Hey Microsoft, you paying attention? Here’s a (currently) Xbox-exclusive reason to come around and start courting indie developers for the Xbox One. It’s called One Finger Death Punch (80 MSP), and it’s better than any Orwellian camera device ever cooked up. Coming from a developer you might not expect (despite winning awards), Silver Dollar Games has crafted one of the finest examples yet on why indie development is not only key to any future console’s success, but required.
Even watching the game is fun.
The idea is remarkably simple; a lone stick-figure ninja against a mob of angry stickmen, offering the highly-cinematic thrill of beating the blank faces off of all comers. The game comes with as much content and polish as an arcade title, streamlined controls (there is no movement, X and B do everything) that your grandmother could adapt to, and undeniably fun, infectious core gameplay that cannot be equaled.
Oh, and trust me, that simplicity— it’s deceptive. Enemies start off easy enough (plenty of fodder to go around), but soon you’re facing off against stronger opponents that can take a punch, require delicate timing, and multiple, specific button presses… in careful order. Button-mashing will get you nowhere, as misses leave you vulnerable to attacks and ruin your chances at perfection / stage medals. As the game takes pains to state— you’d rather wait on a enemy to get closer than miss completely.
Fortunately, One Finger Death Punch has been lovely built from the ground up to make you feel completely in control. Forget overwhelming odds (200 vs. 1 in a blinding thunderstorm? Piece of cake.), multi-hit / patterned enemies, and all the chaos happening on the screen— you are ‘the one’, fighting a hundreds-strong Mr. Smith army, over and over with multiple weapons and collectible skill combinations. No heavy-handed storytelling by the Wachowskis getting in the way here, just you kicking ass in serious style.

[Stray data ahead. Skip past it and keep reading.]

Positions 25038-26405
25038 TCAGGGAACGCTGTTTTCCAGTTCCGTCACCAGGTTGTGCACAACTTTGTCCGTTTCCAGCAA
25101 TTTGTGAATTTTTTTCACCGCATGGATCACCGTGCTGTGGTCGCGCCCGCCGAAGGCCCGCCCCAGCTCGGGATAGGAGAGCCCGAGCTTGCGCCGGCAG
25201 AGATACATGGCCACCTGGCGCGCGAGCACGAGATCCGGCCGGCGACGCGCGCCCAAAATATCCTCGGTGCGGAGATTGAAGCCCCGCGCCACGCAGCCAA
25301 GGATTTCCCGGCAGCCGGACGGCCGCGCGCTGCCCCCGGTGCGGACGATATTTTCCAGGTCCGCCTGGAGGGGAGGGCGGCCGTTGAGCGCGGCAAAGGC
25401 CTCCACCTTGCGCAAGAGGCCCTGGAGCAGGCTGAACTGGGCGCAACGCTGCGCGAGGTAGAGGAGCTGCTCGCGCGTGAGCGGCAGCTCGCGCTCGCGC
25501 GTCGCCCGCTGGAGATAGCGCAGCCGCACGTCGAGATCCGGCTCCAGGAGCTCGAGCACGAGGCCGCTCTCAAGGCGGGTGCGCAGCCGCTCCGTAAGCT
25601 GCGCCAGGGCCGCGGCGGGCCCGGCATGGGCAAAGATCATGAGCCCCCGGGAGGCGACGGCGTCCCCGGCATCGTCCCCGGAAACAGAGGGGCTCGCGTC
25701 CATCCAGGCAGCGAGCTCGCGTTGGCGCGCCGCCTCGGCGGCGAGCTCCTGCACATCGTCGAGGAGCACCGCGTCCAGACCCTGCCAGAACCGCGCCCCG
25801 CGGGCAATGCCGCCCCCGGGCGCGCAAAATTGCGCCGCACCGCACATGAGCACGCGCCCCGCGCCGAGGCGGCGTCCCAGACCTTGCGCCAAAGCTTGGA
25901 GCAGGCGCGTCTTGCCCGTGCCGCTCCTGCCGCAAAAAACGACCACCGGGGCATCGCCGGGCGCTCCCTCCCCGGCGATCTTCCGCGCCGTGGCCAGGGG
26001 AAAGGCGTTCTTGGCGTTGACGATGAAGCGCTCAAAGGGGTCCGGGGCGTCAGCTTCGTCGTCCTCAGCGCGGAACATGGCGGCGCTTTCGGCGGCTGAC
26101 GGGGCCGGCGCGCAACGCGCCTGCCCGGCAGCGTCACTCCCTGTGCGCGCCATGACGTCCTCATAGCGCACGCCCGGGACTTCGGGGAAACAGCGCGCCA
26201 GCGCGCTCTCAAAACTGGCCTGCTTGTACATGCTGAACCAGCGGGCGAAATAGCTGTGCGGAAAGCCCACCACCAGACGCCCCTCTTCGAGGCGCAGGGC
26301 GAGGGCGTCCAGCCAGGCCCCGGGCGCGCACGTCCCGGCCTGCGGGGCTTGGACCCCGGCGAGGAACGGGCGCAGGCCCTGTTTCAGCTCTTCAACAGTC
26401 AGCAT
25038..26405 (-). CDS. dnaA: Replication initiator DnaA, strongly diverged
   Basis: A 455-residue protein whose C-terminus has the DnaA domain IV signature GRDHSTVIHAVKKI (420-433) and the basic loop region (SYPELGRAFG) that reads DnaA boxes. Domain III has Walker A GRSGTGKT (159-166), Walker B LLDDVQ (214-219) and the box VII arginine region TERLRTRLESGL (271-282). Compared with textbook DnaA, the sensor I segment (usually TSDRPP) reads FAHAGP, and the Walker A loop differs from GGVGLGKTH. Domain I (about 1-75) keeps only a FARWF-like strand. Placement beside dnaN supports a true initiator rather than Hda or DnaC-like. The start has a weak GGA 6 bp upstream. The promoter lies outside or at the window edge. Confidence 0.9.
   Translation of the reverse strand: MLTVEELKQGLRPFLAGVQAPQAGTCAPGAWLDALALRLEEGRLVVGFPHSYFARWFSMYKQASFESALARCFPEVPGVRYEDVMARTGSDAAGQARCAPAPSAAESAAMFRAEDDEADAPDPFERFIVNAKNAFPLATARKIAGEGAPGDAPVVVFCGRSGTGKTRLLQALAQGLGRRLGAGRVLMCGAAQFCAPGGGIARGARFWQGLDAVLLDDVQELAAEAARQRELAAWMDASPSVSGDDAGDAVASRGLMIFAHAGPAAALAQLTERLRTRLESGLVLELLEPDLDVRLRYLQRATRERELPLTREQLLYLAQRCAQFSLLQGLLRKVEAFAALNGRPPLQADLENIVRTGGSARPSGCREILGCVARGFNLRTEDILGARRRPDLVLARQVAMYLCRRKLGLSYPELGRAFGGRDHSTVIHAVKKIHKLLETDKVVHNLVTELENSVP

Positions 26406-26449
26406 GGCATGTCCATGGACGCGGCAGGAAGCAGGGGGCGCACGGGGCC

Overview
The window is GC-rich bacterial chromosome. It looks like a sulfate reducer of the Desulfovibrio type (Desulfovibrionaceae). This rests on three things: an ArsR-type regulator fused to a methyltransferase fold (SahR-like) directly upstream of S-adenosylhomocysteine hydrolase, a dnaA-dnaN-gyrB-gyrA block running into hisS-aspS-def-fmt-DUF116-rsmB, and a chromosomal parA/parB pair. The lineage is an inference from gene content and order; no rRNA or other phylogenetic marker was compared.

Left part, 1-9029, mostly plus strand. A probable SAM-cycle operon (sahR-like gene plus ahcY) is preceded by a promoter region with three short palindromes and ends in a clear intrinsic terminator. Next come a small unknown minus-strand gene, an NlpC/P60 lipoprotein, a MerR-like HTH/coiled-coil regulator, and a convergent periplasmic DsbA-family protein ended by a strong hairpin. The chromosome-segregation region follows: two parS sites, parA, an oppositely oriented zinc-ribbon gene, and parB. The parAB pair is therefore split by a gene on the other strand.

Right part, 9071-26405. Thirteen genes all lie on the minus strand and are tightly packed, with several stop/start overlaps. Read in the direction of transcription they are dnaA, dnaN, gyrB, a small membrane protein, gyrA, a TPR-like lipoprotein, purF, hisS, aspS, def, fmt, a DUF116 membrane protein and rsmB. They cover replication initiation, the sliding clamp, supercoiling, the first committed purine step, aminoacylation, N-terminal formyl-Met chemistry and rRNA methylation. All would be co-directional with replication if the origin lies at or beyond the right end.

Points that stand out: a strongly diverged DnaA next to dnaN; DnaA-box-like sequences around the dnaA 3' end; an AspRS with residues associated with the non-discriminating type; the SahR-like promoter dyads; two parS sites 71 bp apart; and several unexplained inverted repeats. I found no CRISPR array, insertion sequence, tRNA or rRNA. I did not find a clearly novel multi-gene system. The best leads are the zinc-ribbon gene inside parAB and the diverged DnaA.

Using an overworld map as a hub, you can take multiple paths, and play through a dozen-plus stage types and survival modes (including a No Luca No Survival). Whether it’s a timed fight, a one-hit defender round, boss battle, or a lightsaber duel, the game doesn’t tire or get boring. Every stage (of 250, mind you) is an epic, choreographed battle, with a sometimes razor-thin line between success and failure. Not that you’ll mind the challenge. With plenty of unique runs and special attacks to fill the level with smashed debris and the blood of your enemies (without a hint of slowdown), virtually no loading / instant restarts, the pace never slackens, or takes pity on you.
Never have I had as much fun with an XBLIG, or felt like a fictional ninja badass, as I have with One Finger Death Punch. The game is an instant classic. There’s not a mark to be said against it. It excels in every possible way, challenging the best of us while still remaining pick-up-and-play enough that literally anyone could start in on it, and subsequently get hopelessly addicted. Stop reading this and buy it immediately.